Found within boxes and filing cabinets detailing the sexual abuse of children, authorities found internal correspondence related to the sexual abuse, including handwritten notes of Bishop James Hogan and letters and documents sent to Bishop Joseph Adamec. Investigators removed approximately 115,042 documents from the diocese office.
Investigators used the materials to detail the actions of Hogan and Adamec, who led the Altoona Diocese from the mid-1960s through 2011. The bishops were at the forefront of the cover-up, the grand jury noted in its report.
Kanes said diocesan officials endangered thousands of children and allowed known child predators to abuse additional victims.
“The heinous crimes these children endured are absolutely unconscionable,” said Kane, speaking at a press conference at the Blair County Convention Center. “These predators desecrated a sacred trust and preyed upon their victims in the very places where they should have felt most safe.”
Kane said the cover-up carried out by clergy leaders, which allowed the abuse to continue for decades, was equally troubling.
“They failed in our society’s most important task of protecting our children.
Although the investigation is ongoing, none of the criminal acts detailed in the grand jury report can be prosecuted due either to the deaths of alleged abusers and the statute of limitations, which in most cases, has expired.
Additionally, the grand jury deemed that “deeply traumatized victims” were unable to testify in court.
The grand jury has issued recommendations, including lifting the statute of limitations for sexual offenses against minors and urging the Legislature to suspend the civil statute of limitations on sexual abuse claims.
The grand jury also found several instances in which law enforcement officers and prosecutors failed to pursue allegations of child sexual abuse within the diocese.
In the case of Gaborek, for example, investigators found that Bishop Hogan assured police investigators that he would send the priest to “an institution.” Gaborek was sent on sabbatical to a school for boys where no psychological or psychiatric treatment was provided. Gaborek was later reassigned to another parish.
The diocesan files detail Hogan’s intervention in the police investigation. One of the files notes that Gaborek “would have been prosecuted and convicted of [sexual contact with a 16-year-old boy] except that the bishop intervened and he was sent to Michigan for treatment and then placed in another parish upon his return.”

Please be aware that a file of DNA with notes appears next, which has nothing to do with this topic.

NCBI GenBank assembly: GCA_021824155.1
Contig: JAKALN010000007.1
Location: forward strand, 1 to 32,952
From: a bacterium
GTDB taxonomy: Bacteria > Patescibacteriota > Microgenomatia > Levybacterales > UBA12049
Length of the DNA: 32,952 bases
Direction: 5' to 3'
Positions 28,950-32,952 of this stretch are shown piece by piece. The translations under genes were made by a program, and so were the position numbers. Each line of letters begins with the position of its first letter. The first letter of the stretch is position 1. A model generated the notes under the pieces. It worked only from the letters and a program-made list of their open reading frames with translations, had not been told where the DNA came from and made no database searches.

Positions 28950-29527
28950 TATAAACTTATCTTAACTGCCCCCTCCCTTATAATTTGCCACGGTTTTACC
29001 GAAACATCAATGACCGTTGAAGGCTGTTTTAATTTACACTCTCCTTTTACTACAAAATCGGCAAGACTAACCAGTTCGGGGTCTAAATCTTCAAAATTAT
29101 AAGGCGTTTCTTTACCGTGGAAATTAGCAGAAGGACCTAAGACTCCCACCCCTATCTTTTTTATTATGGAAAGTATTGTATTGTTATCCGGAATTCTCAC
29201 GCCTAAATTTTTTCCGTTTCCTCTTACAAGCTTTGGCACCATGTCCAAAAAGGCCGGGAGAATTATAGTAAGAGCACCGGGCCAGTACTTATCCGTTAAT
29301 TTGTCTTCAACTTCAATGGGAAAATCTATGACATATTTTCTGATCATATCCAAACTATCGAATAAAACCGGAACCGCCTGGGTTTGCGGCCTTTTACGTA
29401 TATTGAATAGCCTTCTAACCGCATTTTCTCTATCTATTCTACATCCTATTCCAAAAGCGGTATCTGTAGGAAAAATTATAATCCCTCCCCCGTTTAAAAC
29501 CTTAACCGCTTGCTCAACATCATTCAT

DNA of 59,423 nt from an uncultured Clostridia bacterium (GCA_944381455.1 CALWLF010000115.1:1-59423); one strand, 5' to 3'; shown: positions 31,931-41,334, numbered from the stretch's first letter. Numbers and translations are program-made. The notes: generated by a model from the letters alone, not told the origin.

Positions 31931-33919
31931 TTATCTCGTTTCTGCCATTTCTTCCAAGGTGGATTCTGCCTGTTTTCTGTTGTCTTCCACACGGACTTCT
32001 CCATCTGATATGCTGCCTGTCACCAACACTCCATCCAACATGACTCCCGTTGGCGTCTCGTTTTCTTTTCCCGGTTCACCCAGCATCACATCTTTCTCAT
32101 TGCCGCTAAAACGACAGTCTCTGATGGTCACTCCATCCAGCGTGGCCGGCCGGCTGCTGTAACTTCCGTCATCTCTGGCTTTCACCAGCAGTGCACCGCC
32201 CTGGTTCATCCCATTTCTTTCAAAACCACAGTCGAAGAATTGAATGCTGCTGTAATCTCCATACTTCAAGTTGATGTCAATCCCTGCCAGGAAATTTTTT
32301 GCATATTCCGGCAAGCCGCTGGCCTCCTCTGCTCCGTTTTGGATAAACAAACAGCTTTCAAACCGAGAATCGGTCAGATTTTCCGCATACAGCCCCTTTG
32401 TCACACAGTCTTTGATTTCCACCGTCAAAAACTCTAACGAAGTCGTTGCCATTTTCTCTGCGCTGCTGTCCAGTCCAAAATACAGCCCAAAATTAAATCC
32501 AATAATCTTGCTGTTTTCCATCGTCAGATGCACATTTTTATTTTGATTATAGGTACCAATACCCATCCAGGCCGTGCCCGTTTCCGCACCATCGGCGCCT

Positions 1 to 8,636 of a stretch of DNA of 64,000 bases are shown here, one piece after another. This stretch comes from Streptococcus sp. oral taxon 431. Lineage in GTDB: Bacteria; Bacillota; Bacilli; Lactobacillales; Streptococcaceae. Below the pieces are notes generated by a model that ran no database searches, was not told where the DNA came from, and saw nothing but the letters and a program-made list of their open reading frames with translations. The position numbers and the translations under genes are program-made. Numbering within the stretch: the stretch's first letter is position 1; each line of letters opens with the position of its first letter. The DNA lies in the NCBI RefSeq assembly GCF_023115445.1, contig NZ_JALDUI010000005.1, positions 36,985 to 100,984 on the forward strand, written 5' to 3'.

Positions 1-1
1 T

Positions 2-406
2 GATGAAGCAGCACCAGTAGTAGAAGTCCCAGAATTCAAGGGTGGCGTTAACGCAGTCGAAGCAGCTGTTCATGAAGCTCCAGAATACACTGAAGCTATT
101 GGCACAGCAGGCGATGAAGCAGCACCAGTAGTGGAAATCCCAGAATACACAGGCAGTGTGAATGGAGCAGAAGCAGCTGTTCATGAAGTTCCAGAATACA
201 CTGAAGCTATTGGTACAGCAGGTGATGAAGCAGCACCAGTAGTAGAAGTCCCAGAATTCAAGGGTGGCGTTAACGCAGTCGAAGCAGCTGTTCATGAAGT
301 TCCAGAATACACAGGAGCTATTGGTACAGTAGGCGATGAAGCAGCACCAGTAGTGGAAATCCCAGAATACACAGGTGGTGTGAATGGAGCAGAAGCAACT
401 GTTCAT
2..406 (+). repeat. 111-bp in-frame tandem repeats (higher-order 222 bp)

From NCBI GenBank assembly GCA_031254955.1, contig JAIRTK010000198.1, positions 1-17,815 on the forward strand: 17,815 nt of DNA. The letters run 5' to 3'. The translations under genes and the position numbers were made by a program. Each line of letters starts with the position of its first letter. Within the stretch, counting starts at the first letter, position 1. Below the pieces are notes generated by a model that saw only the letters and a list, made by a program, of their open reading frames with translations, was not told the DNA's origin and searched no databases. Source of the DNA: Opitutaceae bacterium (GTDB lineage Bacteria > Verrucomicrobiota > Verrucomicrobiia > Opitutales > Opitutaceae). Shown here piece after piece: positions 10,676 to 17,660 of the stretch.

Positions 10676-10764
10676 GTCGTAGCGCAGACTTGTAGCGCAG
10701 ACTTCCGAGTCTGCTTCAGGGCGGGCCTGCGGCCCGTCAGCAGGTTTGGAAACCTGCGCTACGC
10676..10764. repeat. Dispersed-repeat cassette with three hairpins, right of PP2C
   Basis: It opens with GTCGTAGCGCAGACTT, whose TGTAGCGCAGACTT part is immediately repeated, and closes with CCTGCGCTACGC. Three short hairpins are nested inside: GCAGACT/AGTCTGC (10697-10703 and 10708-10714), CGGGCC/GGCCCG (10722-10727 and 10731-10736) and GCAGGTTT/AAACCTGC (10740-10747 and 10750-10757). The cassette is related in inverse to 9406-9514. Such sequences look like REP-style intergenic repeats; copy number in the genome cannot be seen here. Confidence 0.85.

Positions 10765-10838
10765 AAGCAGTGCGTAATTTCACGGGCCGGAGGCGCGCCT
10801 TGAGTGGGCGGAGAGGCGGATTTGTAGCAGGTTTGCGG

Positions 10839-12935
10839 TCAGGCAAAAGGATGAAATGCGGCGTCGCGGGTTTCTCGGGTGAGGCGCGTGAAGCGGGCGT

In the case of Cingle, the files show that the alleged 1979 victim met with Bishop Adamec in 2002. The bishop sent the young man for “treatment,” which lasted one month. The diocese, the files show, found no evidence of “psychopathology in the psychological data” with regards to the priest. Cingle was returned to full-time ministry.
During his testimony before the grand jury, Cingle acknowledged that he could have accidentally fondled the boy’s genitals. Cingle, the report stated, told Adamec the same version of the story, but the account does not appear in diocesan records.
Cingle was removed from the ministry last year at the urging of the Office of Attorney General. Investigators concluded that Adamec wanted to avoid scandal. The matter was never reported to law enforcement.
In the case of McCaa, the grand jury found that he had abused children during confession; other times, he abused his victims while they were standing together.
Hogan kept detailed notes of his meetings with two prosecutors who worked for the Cambria County district attorney’s office, the report states. The bishop transferred McCaa to work as a chaplain at a West Virginia hospital.
The Diocese of Altoona-Johnstown covers an eight-county region that includes Bedford, Blair, Cambria, Centre, Clinton, Fulton, Huntingdon and Somerset counties. More than 90,000 parishioners are members of the diocese.
In a report last year, the United States Conference of Catholic Bishops found that between July 1, 2012, and June 30, 2013, a total of 857 people came forward in 191 Catholic dioceses and eparchies to make 936 allegations of sexual abuse.